THE Poor performance of the local steel manufacturing sector has been blamed on the 2012 Election Petition at the Supreme Court. This is because of the unfriendly business terrain that existed at the time the petition was being heard, as investors were in a dilemma as to what the outcome would be.
These revelations came up following a special inquisition that yours truly conducted in the industry. Over the past two years, I have filed several stories in The Chronicle that focused on happenings in the local steel manufacturing sector and have come face to face with realities on the ground.
The industry is currently reeling under enormous pressure from government and scrap suppliers, and surprisingly none of the two is making any effort to identify problems which are confronting the local steel manufacturing sector, hence the mistrust.
Today, the Ministry of Trade and Industry is threatening a return to parliament for the law makers to review a legislation passed in March this year to ban the exportation of ferrous scrap metals.
The only light at the end of the tunnel for the orphaned steel manufacturing industry was the end of the 2012 election petition, which has brought back investor confidence.
Like all sectors of the economy, where the 'wait and see' attitude was the order of the day, the local steel manufacturing industry was not spared either, and had to grope in the dark because all potential investors wanted assurance of stability in the country before starting to spend again, and thank God it has come to pass.
Armed with the outcome of this inquisition, players in the industry are of the belief that government should allow at least two years after the ban to assess the performance of the industry before taking a decision as to what to do next with regard to running back to parliament.
Seven steel manufacturing plants, all based in Tema, can boast of a total employment of over 5,000 workers, with a capacity of 85,000 metric tons.
There are two newly installed steel plants Rider Steel, a Jordanian owned, with a capacity of 5,000 metric tons and United Steel Limited, a Lebanese owned, which has a capacity of 25,000 metric tons and expected to employ about 500 workers.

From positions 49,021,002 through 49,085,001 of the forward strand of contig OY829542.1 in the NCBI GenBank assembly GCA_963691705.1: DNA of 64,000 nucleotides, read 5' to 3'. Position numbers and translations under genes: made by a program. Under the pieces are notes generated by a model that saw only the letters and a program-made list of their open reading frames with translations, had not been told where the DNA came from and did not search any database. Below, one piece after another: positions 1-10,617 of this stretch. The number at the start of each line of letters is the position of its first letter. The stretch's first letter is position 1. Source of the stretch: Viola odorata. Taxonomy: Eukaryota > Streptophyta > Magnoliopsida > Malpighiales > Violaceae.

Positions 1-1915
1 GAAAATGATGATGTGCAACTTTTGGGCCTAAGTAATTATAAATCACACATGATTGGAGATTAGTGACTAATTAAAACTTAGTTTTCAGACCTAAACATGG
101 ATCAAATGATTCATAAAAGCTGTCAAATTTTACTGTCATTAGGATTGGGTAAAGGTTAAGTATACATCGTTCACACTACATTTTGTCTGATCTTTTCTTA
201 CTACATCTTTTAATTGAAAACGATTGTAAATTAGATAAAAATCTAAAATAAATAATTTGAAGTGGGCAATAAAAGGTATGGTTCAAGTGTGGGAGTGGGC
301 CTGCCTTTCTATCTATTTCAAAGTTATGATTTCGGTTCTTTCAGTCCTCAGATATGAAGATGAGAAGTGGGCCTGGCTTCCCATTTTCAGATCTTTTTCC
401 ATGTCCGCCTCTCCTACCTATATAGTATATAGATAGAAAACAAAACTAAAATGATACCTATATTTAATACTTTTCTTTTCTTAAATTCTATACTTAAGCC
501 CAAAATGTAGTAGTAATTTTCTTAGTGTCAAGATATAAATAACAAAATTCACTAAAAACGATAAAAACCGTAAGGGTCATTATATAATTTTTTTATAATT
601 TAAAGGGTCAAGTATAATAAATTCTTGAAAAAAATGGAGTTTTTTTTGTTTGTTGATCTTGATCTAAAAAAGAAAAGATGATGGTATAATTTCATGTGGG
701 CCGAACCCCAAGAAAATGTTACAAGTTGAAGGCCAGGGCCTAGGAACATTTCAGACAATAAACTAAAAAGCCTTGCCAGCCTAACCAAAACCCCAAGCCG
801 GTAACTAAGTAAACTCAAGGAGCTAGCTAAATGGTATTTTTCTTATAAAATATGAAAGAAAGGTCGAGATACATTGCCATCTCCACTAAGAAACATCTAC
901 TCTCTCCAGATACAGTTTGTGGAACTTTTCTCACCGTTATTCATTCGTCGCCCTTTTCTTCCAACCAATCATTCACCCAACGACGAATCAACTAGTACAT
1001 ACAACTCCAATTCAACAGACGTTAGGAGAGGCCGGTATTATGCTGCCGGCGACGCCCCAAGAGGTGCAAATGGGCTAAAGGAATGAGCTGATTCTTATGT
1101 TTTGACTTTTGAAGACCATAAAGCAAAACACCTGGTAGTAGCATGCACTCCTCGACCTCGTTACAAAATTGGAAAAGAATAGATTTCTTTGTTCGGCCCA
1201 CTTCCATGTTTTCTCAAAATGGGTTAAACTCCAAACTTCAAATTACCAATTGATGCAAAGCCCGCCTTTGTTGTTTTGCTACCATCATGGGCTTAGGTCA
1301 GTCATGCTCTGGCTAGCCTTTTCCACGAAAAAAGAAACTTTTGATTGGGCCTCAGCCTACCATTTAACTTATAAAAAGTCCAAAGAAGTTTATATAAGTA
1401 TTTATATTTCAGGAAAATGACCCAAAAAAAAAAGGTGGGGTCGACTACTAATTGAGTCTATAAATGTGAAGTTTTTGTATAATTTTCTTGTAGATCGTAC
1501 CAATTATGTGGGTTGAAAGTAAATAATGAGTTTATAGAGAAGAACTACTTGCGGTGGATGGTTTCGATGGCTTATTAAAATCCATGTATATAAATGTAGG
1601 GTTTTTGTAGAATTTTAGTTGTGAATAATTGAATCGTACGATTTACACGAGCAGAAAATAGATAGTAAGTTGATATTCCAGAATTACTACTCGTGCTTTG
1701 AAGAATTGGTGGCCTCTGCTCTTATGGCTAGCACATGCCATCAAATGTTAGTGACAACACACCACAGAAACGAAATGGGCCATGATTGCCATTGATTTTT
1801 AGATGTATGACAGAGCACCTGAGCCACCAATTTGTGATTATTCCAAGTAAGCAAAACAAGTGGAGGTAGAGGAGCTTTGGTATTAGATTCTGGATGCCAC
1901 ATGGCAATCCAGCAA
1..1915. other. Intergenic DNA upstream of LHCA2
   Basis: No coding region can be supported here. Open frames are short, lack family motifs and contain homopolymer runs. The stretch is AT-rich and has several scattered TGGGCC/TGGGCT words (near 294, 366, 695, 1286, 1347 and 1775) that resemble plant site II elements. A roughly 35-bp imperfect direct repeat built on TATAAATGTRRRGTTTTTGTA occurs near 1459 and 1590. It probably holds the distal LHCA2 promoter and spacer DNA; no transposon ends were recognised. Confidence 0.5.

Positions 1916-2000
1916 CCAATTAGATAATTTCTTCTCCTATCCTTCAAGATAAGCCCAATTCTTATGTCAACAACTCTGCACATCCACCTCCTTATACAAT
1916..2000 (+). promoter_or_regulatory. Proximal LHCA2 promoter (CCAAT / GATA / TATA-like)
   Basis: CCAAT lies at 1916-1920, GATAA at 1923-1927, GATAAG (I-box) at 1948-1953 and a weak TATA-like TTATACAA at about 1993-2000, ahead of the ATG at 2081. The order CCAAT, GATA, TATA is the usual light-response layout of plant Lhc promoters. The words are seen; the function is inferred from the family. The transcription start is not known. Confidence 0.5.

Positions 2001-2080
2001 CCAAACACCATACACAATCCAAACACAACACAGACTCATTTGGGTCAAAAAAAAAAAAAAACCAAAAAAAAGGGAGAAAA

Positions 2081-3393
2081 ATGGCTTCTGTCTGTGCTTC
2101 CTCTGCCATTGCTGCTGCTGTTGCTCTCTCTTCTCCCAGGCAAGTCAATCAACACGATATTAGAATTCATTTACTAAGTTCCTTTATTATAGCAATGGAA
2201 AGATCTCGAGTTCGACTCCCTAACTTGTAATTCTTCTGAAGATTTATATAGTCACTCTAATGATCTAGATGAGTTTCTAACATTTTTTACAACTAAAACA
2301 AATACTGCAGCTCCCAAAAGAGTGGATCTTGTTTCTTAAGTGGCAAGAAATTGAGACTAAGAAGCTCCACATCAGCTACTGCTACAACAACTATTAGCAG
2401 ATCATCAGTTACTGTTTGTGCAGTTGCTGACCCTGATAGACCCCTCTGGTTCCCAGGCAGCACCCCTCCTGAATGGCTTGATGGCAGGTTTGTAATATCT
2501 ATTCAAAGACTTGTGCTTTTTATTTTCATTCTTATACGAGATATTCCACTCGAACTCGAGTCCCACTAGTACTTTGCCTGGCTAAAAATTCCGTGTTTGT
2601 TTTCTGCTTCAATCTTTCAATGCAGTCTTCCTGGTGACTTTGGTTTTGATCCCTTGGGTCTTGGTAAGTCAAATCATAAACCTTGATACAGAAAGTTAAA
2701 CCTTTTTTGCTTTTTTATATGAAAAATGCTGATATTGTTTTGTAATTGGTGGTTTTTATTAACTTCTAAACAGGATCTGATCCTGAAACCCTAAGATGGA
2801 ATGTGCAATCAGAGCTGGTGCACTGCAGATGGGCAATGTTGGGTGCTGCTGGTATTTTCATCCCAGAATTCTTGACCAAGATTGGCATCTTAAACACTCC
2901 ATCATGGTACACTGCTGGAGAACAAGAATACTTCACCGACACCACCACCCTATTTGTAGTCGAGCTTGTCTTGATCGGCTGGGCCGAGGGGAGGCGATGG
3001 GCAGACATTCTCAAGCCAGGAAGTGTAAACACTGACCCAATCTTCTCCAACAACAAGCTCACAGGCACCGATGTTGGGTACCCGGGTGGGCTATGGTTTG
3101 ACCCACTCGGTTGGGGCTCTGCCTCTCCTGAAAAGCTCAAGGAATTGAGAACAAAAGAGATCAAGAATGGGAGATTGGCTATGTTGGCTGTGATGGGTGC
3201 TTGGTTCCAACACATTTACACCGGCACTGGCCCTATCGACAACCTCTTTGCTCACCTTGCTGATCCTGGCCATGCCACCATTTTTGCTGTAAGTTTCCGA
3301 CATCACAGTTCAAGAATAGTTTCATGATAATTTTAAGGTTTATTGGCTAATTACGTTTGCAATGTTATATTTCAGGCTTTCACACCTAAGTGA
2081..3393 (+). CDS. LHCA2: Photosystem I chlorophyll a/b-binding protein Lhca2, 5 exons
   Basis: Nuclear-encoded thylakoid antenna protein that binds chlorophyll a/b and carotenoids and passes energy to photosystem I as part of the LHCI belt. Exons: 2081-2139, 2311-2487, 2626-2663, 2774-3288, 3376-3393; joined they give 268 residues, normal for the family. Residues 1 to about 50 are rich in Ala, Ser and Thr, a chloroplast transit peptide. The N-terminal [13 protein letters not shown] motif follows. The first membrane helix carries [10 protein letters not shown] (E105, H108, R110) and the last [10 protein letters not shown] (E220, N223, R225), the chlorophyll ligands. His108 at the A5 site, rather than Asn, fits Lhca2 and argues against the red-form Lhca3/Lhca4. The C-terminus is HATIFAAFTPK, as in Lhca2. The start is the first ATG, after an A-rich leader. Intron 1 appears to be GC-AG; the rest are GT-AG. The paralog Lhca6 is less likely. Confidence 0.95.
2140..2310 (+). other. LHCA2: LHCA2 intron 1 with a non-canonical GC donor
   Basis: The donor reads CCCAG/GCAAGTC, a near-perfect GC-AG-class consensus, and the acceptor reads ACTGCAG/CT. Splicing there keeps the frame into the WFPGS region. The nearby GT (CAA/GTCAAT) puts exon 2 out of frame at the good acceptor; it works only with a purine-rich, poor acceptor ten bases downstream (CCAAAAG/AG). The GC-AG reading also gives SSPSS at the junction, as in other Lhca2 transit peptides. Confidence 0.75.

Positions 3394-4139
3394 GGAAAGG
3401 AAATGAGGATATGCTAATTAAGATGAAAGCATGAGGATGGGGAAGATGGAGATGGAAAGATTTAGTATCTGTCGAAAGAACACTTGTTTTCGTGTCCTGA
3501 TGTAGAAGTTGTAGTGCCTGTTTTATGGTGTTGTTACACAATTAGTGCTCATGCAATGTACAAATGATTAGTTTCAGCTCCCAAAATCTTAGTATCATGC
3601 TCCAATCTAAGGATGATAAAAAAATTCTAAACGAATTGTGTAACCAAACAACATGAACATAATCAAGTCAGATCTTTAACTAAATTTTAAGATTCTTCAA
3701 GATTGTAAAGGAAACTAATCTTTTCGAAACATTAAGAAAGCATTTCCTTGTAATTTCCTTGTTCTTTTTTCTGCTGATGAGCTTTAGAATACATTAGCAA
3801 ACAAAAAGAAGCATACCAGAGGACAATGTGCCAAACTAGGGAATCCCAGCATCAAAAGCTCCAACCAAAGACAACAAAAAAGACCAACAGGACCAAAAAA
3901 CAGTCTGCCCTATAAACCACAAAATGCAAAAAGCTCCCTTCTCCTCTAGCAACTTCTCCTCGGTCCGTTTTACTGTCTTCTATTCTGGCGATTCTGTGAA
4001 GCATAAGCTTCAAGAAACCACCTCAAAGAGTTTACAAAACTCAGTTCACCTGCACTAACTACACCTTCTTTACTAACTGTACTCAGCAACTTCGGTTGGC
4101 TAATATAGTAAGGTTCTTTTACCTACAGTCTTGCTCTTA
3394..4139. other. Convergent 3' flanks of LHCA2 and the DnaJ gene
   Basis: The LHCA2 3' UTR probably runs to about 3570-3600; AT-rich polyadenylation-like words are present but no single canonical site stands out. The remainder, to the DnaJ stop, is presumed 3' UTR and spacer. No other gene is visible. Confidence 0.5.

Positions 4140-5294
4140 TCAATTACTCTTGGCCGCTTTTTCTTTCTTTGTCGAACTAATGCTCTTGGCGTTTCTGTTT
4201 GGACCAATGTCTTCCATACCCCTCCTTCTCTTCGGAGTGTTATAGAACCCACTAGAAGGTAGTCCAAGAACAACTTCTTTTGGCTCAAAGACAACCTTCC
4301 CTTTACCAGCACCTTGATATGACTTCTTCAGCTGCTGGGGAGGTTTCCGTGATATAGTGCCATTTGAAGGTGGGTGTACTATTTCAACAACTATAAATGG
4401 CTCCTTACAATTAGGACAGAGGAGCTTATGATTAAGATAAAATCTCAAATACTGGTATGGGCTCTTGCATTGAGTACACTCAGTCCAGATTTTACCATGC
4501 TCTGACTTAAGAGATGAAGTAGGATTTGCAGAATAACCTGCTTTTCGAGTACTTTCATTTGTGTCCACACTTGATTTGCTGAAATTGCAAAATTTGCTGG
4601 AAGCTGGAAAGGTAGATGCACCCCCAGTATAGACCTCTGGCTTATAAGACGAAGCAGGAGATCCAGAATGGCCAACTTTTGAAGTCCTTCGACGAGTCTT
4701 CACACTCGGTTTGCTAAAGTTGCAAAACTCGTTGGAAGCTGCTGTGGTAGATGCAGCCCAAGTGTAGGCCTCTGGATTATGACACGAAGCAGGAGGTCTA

The already existing steel manufacturing companies are Sentuo, a Chinese-Ghana government entity (74% and 26% respectively); 25,000 metric tons capacity, the premier steel company, Tema Steel Limited, 100% Indian ownership, 4,500 metric tons, Ferro Fabrik, 100% Chinese, 4,000 metric tons, Special Steels Limited, 3,500 metric tons and Western Cast; 2,000 metric tons, the last two being hundred per cent Ghanaian owned.
The local steel manufacturing companies, together need a total of 80,000 metric tons of ferrous scrap metals monthly to operate, but the local supplier is able to produce only 50 per cent of that demand.
Another area of concern to the industry is the high electricity charges approximated at GH¢4.5 million for the seven plants. As I laced my boots to commence investigations into activities of the industry, I was immediately slapped in the face with the mad rush by exporters, whose modus operandi conflicts with security matters in the country and when this was brought to the attention of the authorities, a face-saving administrative action came from Customs, but only for a brief period.
The next discovery was the importation of inferior wild steel coils which are allegedly fraudulently cleared to evade payment of 20 per cent import duty at the ports, hence giving different name as raw material for nail and wire mesh.
As a result some of the importers pay only 5 per cent duty, yet the products ended up on the market as finished product and sell cheaper than the locally made iron rods. These rods are said to be the major reasons for the collapse of buildings in the country.
That revelation came when my finding unearthed the fact that the local steel manufacturers cannot sell their finished products and so having been brought to the attention of the sector ministry, and there was a statement to the effect that it was investigating fraud at the ports of entry, but till date nothing has come out of that reported enquiry.
The good news is that the ban eventually came in March 2013, after two decades of lobbying, but unfortunately got trapped in the austerity brought about by the 2012 election petition, which reared its ugly head and compelled the national economy to sit on the tenterhooks.
Ferrous scrap metal suppliers started agitation for the ban to be lifted and in some cases threatened the politicians for losing their votes in future elections, and even though the sector ministry made frantic effort to harmonize the fading relations between the supplier and the manufacturer, the former took an uncompromising position and apparently succeeded in cowing the powers that be.
As a journalist I have a duty to alert government that in a country where the cedi is depreciating on daily basis, the local steel companies will be left with an alternative to import scrap metals or join their friends who are importing the mild steel coils, a move that will not benefit the economy.